These days, it seems everything Guillermo Del Toro touches turns to gold. While the director is firmly focused on his big budget film Pacific Rim, HBO recently option a property he’s attached to and FX order a pilot based on a book series he wrote. The FX pilot will be based on The Strain, a trilogy of vampire novels co-authored by Del Toro, which will be overseen by Lost executive producer and co-show-runner Carlton Cuse. Del Toro will direct the pilot.
Then there’s The Nutshell Studies of Unexplained Death by Corinne May Botz, which HBO optioned for a possible series with Del Toro to executive producer and possibly direct too. Read more about both projects after the jump. Read More »
Posted on Friday, September 14th, 2012 by Angie Han
We already know what Larry David‘s new film will be about (a marketing exec who misses out on a lucrative startup) and how it’ll be distributed (on HBO). Now we also know what it’ll be called and who’ll star in it.
According to a new report, the movie’s now going by the name Clear History, and the cast contains a healthy mix of comedians and non-comedians. In addition to David and the previously rumored Jon Hamm and Michael Keaton, the confirmed cast also includes Bill Hader, Danny McBride, Philip Baker Hall, Amy Ryan, Kate Hudson, Eva Mendes, and JB Smoove. More after the jump.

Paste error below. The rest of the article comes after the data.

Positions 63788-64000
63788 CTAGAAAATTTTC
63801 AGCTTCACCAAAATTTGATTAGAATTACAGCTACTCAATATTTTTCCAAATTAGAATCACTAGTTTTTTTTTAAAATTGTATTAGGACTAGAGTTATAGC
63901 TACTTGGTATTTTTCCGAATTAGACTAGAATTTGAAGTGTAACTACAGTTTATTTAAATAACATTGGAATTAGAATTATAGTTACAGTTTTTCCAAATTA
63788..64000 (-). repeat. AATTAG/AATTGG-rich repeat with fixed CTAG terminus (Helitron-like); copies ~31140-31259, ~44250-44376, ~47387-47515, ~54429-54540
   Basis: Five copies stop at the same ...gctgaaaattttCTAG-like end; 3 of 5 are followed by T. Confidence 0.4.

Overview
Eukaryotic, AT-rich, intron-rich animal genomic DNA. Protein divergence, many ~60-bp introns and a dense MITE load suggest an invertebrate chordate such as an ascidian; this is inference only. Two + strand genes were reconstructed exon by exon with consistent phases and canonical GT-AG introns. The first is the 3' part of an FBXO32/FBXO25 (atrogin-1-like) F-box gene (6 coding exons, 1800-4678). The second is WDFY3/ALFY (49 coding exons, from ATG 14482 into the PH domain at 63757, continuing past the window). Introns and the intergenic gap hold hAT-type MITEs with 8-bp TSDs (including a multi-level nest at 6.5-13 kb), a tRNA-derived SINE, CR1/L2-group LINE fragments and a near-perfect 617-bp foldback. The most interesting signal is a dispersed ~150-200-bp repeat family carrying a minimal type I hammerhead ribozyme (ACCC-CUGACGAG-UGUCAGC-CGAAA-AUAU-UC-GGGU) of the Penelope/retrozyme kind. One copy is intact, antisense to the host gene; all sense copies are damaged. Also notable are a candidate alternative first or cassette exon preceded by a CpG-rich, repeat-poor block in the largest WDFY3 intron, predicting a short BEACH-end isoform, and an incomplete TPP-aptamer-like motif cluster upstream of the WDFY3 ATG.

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We’ve seen a couple brief teasers for The Girl, which describes the making of Alfred Hitchcock’s The Birds. That was when Hitchcock (played here by Toby Jones) molded Tippi Hedren (Sienna Miller) as his latest icy blonde starlet, the latest “Hitchcock blonde” to follow actresses such as Grace Kelly, Eva Marie Saint, Janet Leigh, and Kim Novak. In the years that followed her films with Hitchcock, Hedren described a tense, difficult working relationship, and this film is based in part on her recollection. (Which is to say, don’t expect a particularly favorable portrait of the filmmaker.)
Now we’ve got the full trailer, which describes in brief how Hitch selected Hedren to star in the movie, after which he developed a sexual/romantic obsession with her. We see the director’s wife Alma Reville (Imelda Staunton) and the making of the technically demanding film, and there is a heavy, ominous air throughout. Read More »